06
February
2019
|
05:17 PM
America/Chicago

Mindfulness Group for Nurses

Through the month of February, Counseling and Disabilities Services will offer a mindfulness group for nursing students each Monday. Laura Castronovo, LMSW, will lead each workshop.

Being MindfulDates: Feb. 4, 11, 18, 25

Time: 3 p.m.

Contact: Laura Castronovo, LMSW (castrolj@stthom.edu)

Spaces are limited.

What is mindfulness?

Mindfulness is the intentional, non-judgmental awareness of the present moment. Many people have experienced the feeling of being on autopilot: For example, the sudden realization that, upon pulling your car into the driveway after a long day of work, you cannot remember anything about the drive home that you just made.

“Many of us spend a large part of our day like this and as a result we can miss out on the things around us and can get caught in ways of thinking that are unhelpful,” Castronovo said. “I believe everyone could benefit from being more present and mindful, especially in the busy, stressful, world that we live in.”

Mindfulness can be used to treat depression, anxiety, insomnia and chronic pain. The practice has also been found to increase focus, attention, empathy and happiness.

“You can try out mindfulness by simply bringing awareness to an everyday activity, such as doing the dishes, eating a meal or brushing your teeth,” Castronovo said. “Notice the temperature of the water, the scent of the soap, the feeling of the sponge in your hand. When your mind wanders, which it will, just acknowledge that and then bring the awareness back to the activity you are doing.”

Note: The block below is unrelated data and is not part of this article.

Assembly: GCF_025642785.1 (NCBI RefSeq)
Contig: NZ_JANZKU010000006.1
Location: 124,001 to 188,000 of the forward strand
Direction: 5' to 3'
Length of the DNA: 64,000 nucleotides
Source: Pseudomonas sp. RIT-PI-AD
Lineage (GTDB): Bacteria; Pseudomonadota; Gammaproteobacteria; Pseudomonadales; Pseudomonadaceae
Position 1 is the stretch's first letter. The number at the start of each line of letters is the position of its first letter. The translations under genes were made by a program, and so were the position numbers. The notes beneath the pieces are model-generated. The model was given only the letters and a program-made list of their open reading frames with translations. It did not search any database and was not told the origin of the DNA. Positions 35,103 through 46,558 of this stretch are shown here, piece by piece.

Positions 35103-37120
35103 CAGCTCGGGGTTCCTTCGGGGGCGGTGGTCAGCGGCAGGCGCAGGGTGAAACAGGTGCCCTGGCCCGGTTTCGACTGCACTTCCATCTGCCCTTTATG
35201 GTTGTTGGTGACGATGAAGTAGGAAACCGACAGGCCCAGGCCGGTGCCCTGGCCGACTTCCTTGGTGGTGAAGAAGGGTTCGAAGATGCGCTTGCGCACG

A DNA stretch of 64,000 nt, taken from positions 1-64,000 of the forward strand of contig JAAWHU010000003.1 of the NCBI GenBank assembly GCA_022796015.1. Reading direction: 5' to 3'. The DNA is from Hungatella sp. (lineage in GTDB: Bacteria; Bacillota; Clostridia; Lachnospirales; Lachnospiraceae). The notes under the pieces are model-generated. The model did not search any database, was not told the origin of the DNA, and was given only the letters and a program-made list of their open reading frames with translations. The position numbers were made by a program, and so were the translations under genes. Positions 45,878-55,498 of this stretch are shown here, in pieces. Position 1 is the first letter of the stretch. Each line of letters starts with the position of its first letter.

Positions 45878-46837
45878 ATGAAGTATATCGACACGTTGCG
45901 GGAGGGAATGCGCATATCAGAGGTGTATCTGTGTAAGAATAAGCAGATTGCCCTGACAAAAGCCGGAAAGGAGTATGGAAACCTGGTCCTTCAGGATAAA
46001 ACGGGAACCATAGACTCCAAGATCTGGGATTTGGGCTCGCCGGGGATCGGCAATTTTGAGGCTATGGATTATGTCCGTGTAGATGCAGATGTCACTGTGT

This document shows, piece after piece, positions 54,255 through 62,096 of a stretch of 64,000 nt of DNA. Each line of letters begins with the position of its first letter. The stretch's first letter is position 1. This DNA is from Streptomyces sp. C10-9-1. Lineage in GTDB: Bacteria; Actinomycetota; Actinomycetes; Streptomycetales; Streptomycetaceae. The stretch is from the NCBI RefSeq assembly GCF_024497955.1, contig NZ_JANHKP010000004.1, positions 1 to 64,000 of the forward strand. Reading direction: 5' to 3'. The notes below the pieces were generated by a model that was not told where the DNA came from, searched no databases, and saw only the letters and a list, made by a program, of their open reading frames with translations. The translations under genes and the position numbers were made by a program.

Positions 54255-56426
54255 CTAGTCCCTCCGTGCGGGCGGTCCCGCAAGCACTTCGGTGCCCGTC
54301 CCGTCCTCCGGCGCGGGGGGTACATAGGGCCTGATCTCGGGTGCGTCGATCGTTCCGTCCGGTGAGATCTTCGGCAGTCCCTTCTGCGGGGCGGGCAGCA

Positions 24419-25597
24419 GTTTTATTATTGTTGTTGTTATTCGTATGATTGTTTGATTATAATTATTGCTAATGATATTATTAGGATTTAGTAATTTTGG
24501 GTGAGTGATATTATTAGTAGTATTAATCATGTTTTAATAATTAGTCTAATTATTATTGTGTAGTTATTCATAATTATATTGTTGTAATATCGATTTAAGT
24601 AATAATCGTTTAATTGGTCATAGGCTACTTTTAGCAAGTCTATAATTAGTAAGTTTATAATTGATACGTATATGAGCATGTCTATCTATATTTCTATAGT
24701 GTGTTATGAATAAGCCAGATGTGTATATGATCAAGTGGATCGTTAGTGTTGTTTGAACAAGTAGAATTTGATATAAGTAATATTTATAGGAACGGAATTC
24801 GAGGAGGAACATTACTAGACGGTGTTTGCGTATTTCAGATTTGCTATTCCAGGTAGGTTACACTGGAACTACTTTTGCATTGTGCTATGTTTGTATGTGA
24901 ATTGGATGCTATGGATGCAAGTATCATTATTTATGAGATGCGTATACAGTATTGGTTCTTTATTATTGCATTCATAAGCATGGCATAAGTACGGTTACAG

Mindfulness for Nursing Students

Nursing student doing patient simulation at University of St. Thomas in Houston, TexasThe healthcare profession involves work in fast-paced environments with stressful situations. Taking into consideration the unique and challenging nursing program, CDS tailored the program toward nursing students to help them navigate their future careers.

“If students can be equipped with skills to help manage this stress and reduce burnout, we are helping to set them up for success,” Castronovo said. “Nursing involves a number of repetitive tasks. Bringing a conscious awareness to these tasks and avoiding ‘autopilot’ is important for patient safety. Being present and in tune to the moment can also help a nurse identify changes in their patients’ conditions.”

At each session, students will have the opportunity to participate in guided mindfulness meditations. Different meditation styles will be offered to allow participants to find which method works best for them. Discussions will also be held, covering topics such as acceptance, observing self, decision-making and self-compassion